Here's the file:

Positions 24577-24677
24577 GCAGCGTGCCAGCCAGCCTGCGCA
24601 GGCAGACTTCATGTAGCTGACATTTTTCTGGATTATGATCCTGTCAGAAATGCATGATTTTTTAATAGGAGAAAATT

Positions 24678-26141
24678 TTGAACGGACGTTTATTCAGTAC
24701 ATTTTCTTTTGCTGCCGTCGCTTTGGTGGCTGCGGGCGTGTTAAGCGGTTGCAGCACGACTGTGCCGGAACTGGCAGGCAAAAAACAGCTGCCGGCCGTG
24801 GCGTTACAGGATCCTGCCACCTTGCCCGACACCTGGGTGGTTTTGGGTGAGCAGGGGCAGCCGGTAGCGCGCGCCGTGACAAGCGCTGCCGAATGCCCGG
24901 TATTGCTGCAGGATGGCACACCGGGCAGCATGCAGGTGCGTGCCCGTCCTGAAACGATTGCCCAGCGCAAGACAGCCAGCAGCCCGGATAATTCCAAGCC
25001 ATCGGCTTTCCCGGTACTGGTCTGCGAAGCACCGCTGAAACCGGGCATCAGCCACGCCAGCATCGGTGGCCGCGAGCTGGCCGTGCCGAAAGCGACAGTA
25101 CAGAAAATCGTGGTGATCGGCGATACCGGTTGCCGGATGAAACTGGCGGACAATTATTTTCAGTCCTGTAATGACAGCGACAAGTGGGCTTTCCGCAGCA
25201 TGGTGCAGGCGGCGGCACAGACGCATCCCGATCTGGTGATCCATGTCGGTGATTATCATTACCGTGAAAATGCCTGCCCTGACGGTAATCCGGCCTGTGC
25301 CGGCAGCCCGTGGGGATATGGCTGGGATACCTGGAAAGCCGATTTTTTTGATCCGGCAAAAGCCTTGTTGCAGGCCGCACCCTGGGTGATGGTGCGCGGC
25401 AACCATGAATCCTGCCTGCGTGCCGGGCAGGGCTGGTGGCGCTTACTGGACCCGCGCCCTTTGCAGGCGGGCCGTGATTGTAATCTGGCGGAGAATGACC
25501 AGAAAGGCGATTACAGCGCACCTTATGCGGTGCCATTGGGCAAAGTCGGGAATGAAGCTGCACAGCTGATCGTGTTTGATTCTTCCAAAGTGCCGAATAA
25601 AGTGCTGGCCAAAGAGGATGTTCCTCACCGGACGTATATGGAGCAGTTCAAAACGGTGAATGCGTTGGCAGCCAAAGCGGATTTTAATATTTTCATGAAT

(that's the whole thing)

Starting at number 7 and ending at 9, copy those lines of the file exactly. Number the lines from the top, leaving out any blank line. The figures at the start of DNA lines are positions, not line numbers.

24801 GCGTTACAGGATCCTGCCACCTTGCCCGACACCTGGGTGGTTTTGGGTGAGCAGGGGCAGCCGGTAGCGCGCGCCGTGACAAGCGCTGCCGAATGCCCGG
24901 TATTGCTGCAGGATGGCACACCGGGCAGCATGCAGGTGCGTGCCCGTCCTGAAACGATTGCCCAGCGCAAGACAGCCAGCAGCCCGGATAATTCCAAGCC
25001 ATCGGCTTTCCCGGTACTGGTCTGCGAAGCACCGCTGAAACCGGGCATCAGCCACGCCAGCATCGGTGGCCGCGAGCTGGCCGTGCCGAAAGCGACAGTA